Driving under the influence of drugs or alcohol is a severe offense, but it is also common. In 2015, for example, there were almost 8,000 impaired driving charges laid in British Columbia alone. For many people who drive under the influence of drugs or alcohol, however, an impairment may not be their first thought when they get behind the wheel. What is impaired driving? How can you tell if someone else is impaired by drugs or alcohol while driving? What are some of the risks associated with impaired driving? And finally: how can you avoid an accident with an impaired driver?
What is impaired driving?
The term "impaired driving" refers to operating a motor vehicle while impaired or not able to use the car safely. The most common causes of impairment are alcohol and drugs. A person acts with "criminal negligence when he or she drives a motor vehicle on a highway while being impaired by drugs or alcohol" (Criminal Code, RSC 1985, c C-46).
Other substances can also cause impairment, including prescription medication and illegal drugs.
What is the legal definition of impairment?
You are legally impaired if your blood alcohol concentration (BAC) is 0.08% or higher. That means that if you have a BAC of 0.08%, it's possible that you will suffer from some level of impairment.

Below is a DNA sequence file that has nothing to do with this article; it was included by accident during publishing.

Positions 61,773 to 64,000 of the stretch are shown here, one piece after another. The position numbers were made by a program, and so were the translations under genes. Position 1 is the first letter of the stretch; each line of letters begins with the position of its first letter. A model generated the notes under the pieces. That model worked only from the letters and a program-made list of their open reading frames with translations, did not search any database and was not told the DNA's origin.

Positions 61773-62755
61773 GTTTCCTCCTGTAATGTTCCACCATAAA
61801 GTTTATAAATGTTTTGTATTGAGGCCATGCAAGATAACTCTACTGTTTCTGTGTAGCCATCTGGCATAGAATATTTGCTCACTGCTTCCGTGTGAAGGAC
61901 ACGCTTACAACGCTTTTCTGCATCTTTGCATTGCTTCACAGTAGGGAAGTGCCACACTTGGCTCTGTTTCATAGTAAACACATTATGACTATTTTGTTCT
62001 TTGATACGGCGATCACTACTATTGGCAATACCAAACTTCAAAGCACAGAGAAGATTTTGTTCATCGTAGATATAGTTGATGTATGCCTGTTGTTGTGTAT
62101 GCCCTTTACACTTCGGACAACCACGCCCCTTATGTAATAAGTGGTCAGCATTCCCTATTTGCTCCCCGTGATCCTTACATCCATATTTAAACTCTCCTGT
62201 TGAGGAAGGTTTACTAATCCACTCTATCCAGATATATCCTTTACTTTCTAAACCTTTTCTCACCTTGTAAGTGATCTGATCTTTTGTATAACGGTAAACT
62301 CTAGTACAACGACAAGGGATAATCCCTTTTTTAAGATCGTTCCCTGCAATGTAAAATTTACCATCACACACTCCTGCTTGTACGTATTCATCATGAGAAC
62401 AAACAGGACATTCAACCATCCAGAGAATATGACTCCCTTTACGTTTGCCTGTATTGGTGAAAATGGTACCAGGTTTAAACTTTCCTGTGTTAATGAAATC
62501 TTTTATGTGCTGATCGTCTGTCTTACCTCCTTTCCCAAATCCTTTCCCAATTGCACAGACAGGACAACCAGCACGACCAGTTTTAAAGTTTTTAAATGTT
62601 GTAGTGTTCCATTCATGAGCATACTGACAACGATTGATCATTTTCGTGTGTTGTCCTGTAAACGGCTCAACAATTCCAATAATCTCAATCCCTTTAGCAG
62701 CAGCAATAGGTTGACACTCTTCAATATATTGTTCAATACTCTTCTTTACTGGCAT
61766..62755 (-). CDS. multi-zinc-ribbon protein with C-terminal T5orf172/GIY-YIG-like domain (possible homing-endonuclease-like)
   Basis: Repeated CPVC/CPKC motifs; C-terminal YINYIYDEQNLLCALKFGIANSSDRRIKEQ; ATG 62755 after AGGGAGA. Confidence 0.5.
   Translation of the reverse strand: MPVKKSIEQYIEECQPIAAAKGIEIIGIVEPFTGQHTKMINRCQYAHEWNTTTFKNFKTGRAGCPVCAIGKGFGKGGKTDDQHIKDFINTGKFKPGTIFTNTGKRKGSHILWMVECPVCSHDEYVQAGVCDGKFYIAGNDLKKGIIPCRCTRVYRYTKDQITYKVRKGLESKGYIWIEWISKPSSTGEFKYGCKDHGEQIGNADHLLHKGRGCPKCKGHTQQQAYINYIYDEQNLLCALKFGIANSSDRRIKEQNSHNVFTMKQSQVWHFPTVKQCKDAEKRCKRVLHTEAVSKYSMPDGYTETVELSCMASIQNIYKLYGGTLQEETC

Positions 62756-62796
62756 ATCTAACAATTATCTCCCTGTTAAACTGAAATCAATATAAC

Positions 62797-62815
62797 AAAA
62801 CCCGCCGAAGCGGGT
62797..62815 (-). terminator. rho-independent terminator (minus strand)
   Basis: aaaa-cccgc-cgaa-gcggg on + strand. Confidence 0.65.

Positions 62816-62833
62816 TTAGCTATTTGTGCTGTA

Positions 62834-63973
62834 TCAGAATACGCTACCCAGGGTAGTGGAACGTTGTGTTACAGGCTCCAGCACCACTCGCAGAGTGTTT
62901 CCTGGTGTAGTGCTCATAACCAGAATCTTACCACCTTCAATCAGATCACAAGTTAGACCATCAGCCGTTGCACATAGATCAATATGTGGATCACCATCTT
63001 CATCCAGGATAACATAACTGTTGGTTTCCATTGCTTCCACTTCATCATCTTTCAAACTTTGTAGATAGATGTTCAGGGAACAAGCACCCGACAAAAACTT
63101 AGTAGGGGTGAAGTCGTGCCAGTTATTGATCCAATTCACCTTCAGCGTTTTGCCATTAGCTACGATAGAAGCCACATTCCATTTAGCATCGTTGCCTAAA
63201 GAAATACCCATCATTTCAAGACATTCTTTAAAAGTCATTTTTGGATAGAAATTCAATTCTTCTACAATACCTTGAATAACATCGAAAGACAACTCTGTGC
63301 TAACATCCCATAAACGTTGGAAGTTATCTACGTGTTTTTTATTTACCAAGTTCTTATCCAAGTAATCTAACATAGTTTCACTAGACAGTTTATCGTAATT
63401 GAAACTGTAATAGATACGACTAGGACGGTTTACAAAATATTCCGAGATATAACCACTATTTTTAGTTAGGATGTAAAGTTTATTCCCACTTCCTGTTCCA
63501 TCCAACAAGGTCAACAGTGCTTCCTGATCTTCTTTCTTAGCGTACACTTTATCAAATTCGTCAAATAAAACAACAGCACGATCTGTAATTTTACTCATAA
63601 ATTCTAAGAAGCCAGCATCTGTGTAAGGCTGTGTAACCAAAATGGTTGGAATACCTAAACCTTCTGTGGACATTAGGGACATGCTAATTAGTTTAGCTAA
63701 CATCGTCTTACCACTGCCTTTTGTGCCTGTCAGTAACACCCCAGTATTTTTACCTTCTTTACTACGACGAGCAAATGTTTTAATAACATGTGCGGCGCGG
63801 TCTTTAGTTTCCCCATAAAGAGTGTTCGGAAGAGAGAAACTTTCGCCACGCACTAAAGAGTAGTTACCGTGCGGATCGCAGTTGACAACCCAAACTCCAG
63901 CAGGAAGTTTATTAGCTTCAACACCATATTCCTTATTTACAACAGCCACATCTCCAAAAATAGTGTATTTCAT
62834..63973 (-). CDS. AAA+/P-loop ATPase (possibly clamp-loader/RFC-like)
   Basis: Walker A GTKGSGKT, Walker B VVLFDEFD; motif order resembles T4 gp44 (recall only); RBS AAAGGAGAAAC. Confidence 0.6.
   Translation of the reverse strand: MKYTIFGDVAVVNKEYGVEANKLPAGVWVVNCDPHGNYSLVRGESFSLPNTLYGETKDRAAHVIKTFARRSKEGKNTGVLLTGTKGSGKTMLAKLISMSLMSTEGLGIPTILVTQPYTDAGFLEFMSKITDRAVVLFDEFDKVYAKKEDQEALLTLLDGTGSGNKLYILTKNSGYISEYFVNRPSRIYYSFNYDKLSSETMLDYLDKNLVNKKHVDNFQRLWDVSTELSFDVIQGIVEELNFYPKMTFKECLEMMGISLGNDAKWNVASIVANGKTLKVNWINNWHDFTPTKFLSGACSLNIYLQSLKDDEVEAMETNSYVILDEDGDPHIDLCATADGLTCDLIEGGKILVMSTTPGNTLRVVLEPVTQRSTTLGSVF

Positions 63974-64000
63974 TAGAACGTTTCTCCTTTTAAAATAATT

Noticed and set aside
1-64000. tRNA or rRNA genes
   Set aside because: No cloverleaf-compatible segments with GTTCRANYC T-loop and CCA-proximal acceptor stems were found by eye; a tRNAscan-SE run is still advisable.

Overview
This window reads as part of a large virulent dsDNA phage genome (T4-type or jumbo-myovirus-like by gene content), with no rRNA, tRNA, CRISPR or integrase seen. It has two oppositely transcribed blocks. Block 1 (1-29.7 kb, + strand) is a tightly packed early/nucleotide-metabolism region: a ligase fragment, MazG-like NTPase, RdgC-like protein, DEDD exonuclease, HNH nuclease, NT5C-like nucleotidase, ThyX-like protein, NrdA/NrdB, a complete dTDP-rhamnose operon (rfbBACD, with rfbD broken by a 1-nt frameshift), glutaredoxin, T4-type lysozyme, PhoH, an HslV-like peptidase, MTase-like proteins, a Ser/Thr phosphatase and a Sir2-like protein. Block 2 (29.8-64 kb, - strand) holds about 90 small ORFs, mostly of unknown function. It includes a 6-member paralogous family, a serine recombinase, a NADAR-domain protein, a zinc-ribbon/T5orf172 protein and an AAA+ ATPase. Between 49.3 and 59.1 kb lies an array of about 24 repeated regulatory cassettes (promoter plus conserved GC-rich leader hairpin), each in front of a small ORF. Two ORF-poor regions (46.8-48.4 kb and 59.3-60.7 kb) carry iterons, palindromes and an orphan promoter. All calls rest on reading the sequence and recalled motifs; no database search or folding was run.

The amount of alcohol in your system depends on several factors, including:
Your body weight
How much food you've recently eaten
How quickly you've been drinking
Who is most at risk of impaired driving?
Young men are the most likely to be involved in fatalities from impaired driving. In 2015, 65% of drivers killed in crashes involving an alcohol-impaired driver were male.
Drivers who have had a few drinks are also at risk of being involved in fatal motor vehicle crashes caused by alcohol impairment. Nearly 30% of all people involved in fatal crashes had blood alcohol concentration (BAC) levels between 0.01 and 0.07%.
What are the risks of impaired driving?
The consequences of impaired driving are severe: accidents involving injury; loss of life; economic losses due to health care costs and property damage; lost productivity at work or school; decreased quality of life for victims who survive; harm caused by second-hand smoke at bars and restaurants where minors may be present; the increased likelihood that the offender will repeat this behaviour if they continue to drive after drinking alcohol or using drugs (known as "repeat offending"); negative impact on public perception about law enforcement agencies ability to enforce laws against impaired drivers (e.g., when penalties appear too lenient); increased stress levels for police officers having conversations with suspected drunk drivers during traffic stops (because some people become aggressive); etcetera ad nausea...